The government is mounting a nationwide campaign against the PKK (Kurdistan Workers Party), in the wake of a PKK bombing in the capital Ankara. The Kurds are the largest ethnic minority in Turkey and one of the largest ethnic groups in Europe without a country of their own. Most of the Kurds are in southeastern Turkey, northern Iraq and northwestern Iran. Kurdish efforts to establish a Kurdish state turned violent a century ago but was suppressed, often violently, in Turkey, Iraq and Iran. Currently there are nearly 40 million Kurds in these three countries who have been unable to unite politically. This persistent lack of unity prevented Kurdish nationalism from becoming much more than a source of violence against and among Kurds in Turkey, Iraq and Iran. This led to the formation of the leftist, originally communist, PKK in the 1980s. Never very large, with at most 6,000 active members, PKK was active mainly in Turkey and Iraq. PKK violence led to the destruction of peaceful Kurdish political parties in Turkey. The Turkish response to PKK violence was directed at all Turkish Kurds, who are the largest ethnic minority in Turkey, comprising about 15 percent of the population. The PKK and suppression activities contributed to the dispersal of the Turkish Kurds throughout Turkey. Many Kurds assimilated, at least partially in Turkey. When Kurds moved to Western nations the assimilation was more thorough. Expatiate Kurds retained their Kurdish identity, but after a few generations in the West were more like their non-Kurdish neighbors. Kurds are actually a branch of the Iranian people who migrated to the Middle East over a thousand years ago. This was about the same time that the Turks were moving into what is now Turkey. The Turks were more numerous and assertive than the Kurds, which is why Anatolia (modern Turkey) became modern Turkey and not Kurdistan. Today the Kurds are still a distinct minority in Turkey, Iraq and Iran, but violent separatist groups like the PKK appeal to a minority of Kurds in the Middle East and hardly any of the Kurds living outside the Middle East.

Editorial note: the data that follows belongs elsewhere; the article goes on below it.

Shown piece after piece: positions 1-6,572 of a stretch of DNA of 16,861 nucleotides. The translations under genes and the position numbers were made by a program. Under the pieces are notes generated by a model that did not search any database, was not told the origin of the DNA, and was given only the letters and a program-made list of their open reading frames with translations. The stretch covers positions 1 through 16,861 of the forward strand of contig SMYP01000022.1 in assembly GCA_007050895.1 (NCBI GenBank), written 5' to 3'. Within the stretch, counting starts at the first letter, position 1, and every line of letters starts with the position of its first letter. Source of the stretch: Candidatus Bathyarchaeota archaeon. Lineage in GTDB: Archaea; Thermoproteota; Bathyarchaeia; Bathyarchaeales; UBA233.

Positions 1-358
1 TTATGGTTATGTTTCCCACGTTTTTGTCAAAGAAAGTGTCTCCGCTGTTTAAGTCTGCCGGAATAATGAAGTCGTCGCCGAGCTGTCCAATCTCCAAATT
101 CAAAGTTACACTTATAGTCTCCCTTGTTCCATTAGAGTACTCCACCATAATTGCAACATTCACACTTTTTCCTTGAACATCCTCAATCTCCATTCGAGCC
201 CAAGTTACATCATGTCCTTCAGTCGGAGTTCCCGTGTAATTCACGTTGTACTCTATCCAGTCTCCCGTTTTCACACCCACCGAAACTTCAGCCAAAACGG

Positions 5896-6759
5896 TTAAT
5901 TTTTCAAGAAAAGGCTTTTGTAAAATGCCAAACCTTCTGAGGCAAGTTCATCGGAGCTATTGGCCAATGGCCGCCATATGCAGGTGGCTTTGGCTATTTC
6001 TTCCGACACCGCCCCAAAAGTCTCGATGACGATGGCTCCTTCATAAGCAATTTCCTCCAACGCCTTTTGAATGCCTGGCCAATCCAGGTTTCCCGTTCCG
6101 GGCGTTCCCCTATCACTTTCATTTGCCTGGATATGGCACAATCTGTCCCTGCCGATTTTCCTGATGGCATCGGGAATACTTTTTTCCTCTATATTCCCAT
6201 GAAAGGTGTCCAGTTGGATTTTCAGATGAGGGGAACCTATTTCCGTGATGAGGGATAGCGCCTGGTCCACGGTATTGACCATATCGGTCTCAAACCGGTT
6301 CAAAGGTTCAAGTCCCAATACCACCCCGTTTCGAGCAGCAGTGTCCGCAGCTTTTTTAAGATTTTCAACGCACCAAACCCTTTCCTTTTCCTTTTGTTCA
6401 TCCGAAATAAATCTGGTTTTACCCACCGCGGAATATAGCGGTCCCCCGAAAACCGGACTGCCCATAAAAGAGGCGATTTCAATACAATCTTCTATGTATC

October 5, 2023: In northeast Syria (Hasaka province) Turkish airstrikes on local Kurdish forces left at least one dead. Turkey claimed this that these airstrikes were retaliation for the October 1 bombing in the capital (Ankara). During the Turkish UAV attacks one of their UAVs flew close to an American base and an American jet shot down the “unidentified” UAV.